Aspirin has been, and continues to be, widely recommended for secondary prevention. Here, the benefits – reducing the risk of another event in the cardiovascular system – outweigh the risks of taking the medication. However, recent studies do not support the use of Aspirin for routine primary prevention, due to a lack of net benefit.

Most importantly, we need to avoid this treatment for people who are already at risk of bleeding, such as those who have had ulcers, are on other drugs such as nonsteroidal anti-inflammatories, have kidney disease and so on. Also, everyone age 70 and above is considered at higher risk for bleeding, so again, Aspirin is not a good choice. It can, perhaps, be considered in selected cases with patients who are at higher than average risk of developing heart disease and are between the ages of 40 and 70 and are not at risk of increased bleeding.

Disclaimer

The material contained in this blog is for informational and educational purposes. Considerable efforts have been made to maintain the quality of the content.  However, it is recommended that the treatment/management of any medical conditions mentioned here, should not be used by an individual/visitor of this blog, on their own, without consulting competent persons such as your doctor, or health care provider.   As always we encourage your comments on this blog or any others and hope you will join discuss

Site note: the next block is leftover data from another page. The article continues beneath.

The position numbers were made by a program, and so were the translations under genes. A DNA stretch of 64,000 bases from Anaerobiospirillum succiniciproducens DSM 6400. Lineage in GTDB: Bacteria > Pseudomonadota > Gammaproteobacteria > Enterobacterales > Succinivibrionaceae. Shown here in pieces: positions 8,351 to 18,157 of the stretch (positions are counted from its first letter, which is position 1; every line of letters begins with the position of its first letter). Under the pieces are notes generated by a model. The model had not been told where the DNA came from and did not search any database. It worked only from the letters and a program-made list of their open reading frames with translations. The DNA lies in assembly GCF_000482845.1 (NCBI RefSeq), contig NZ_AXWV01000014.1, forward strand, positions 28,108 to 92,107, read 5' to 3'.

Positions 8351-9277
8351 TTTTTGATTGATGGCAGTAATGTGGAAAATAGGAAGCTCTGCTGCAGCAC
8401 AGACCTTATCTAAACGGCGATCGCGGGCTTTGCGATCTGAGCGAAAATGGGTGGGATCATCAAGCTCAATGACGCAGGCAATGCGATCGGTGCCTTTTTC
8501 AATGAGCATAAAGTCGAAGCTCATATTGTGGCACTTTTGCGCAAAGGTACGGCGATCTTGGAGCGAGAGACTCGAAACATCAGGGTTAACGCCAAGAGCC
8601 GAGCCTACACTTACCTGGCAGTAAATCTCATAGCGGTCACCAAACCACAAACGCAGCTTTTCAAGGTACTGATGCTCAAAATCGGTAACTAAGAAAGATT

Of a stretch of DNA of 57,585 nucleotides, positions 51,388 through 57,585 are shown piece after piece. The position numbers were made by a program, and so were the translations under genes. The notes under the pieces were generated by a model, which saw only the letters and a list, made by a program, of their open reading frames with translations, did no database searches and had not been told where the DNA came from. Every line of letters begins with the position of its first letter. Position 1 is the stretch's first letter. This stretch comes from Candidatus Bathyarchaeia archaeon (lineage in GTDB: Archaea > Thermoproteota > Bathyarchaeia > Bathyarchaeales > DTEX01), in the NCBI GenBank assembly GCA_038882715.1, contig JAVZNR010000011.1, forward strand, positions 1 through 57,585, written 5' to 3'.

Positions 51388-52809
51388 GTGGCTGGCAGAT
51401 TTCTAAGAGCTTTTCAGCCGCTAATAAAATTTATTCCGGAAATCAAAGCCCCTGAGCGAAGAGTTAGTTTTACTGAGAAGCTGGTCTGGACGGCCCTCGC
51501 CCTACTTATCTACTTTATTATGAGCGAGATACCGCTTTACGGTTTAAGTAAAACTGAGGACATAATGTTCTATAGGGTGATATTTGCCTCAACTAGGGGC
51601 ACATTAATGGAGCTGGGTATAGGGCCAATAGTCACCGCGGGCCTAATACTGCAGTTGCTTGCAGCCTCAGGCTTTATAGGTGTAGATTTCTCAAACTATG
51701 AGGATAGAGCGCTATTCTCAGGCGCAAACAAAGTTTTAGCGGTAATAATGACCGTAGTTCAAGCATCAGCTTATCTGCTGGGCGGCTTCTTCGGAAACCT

Highlighting the role of vaccines in preventing HPV-related cancer

Alethea Spiridon  | March 22, 2019

@BenefitsCanada Employers Cancer Cares Summit 2019

Since human papillomavirus can have a significant impact on the health of the working-age population, it’s necessary to talk to patients and employees at to look at the health benefits of vaccines, said Dr. Vivien Brown.